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Correctional
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Delaware County Correctional Center
 

Prison boosts security with
easy-to-maintain High Mast Lighting



The Delaware Correctional Center near Smyrna, Delaware, houses inmates of all types—from maximum to minimum security.

In 1987, the 1700-inmate, 28-building prison upgraded its security with a system that is virtually impenetrable. Following this change, the next logical step was to retrofit the lighting, according to Clint Lasana, Maintenance Superintendent II for the Center.

Previously, the one million-square-foot facility was illuminated by a low pressure sodium system with 180-watt lamps, installed nearly 25 years earlier. Poles were 20 feet high, with three fixtures mounted per pole. On some poles, one of the 180W LPS fixtures was replaced with a 400 watt HPS floodlight to boost light levels where needed.

"One of the problems with the low pressure sodium system was that we could not direct the light. What we had were bright pools of light directly beneath the fixtures, and dark areas in-between. Illumination levels ranged from 20 footcandles clear down to .2 footcandles between poles. The low pressure sodium units also provided poor vertical lighting and made it difficult for guards to see if someone was on the fence."

Another problem was the fixtures cast an orangish glow that tended to have a mellowing effect. Shadows would melt together, making it easy for inmates to hide. Most areas were too dark for security cameras to work effectively as well.When the system was retrofitted, a Holophane HMST® high mast system with 100 foot poles and 1,000-watt high pressure sodium lamps was installed.

Units are located along the prison perimeter, installed about 18 feet outside of the fence. The system is designed to cast light on the fence and inside the compound. For additional illumination, three high mast poles are installed in the middle of the rectangular-shaped compound.

"A factor we had to consider is the unique shape of the buildings. Most have a rectangular-shaped core with long tiers or halls that house the cells, creating an "H" or "T" pattern. The previous lighting system often created dark alleyways between buildings. Rooftops and large exercise yards were always dark.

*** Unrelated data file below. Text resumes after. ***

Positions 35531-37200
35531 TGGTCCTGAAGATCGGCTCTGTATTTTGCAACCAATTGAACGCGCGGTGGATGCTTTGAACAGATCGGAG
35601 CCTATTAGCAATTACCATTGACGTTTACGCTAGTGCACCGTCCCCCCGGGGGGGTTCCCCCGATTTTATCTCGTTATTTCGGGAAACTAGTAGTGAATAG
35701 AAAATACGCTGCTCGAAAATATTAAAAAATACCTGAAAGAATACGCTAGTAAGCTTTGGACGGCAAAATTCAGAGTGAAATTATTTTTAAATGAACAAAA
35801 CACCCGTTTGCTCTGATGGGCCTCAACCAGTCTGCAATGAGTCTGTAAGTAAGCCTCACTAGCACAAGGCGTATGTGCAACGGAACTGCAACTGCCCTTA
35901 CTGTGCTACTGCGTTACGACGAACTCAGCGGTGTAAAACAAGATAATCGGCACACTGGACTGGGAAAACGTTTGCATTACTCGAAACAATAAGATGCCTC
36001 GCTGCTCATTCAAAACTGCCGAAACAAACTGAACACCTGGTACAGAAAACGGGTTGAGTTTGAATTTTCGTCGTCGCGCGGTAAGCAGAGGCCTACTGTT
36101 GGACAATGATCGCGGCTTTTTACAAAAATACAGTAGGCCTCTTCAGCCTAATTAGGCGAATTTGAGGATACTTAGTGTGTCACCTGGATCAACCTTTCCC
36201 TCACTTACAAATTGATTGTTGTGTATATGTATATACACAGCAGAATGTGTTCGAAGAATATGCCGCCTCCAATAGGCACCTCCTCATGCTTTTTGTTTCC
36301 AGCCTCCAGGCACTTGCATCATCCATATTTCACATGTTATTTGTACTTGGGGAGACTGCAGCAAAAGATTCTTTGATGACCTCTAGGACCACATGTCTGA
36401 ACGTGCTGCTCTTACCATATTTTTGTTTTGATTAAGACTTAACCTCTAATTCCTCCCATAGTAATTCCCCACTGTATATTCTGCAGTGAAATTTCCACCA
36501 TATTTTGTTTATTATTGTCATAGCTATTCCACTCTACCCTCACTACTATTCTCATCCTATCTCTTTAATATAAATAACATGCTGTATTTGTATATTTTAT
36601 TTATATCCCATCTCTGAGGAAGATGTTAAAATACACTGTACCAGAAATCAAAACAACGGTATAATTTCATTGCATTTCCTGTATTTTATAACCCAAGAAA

Glare from the building-mounted fixtures also compounded viewing in many areas. With the new system, the fixtures are so high that we have eliminated these problems. In most instances, we’ve been able to turn off fixtures that were previously used to wash the building walls with light," Lasana explained.

A total of 13 poles were installed, with an average of eight fixtures mounted per pole. Some of the outer poles have up to 12 fixtures. Spacing varies, but averages 300 feet.

Holophane's Computer Aided Lighting Analysis (CALA) software was used to determine fixture placement and estimate illumination levels. The designed footcandle level is 5. Lasana said one of the challenges he faced in designing the lighting was to provide more intense illumination on the sallyports, or vehicle gates, one of which is located in the corner of the perimeter fence. Fixtures on two different poles are positioned to light this area.

Up to four quartz fixtures have been mounted per pole in case of a power fluctuation, to resupply the facility with instant light while awaiting the "hot restrike" of the HPS fixtures. These time off after approximately ten minutes. The prison has generators that power the lighting system instantly. While energy was a concern, Lasana indicated that it was second in importance to effective illumination for security and public safety.

"Because of the efficiency of the high mast system, we gained needed light without using more energy," he said.Poles were set with a helicopter. Fixtures and hardware were installed on the poles outside the compound, then the poles were air lifted over the fence. The task of setting 13 poles was completed in less than two hours.

The Correctional Center's present maintenance schedule calls for lighting fixtures to be group re-lamped every three years—although individual lamps will be replaced as they burn out.

The high mast system includes a self-contained winch and lowering device system, which the prison has made a standard of design for future installations.

"The lighting system is not only easier to maintain, but has significantly improved the security here at the prison," Lasana concluded. "Visibility is greater for both tower officers and roving patrols who watch the tops of roofs, the ground and roadways. The high pressure sodium lamps are more color corrected than the previous low sodium system and help eliminate shadows."

According to Lasana, approximately 18 additional high mast units will be installed when the Correctional Center undergoes a 600-bed expansion. Four of the units will be installed in the new compound, with the remainder installed on the prison perimeter.



 

 
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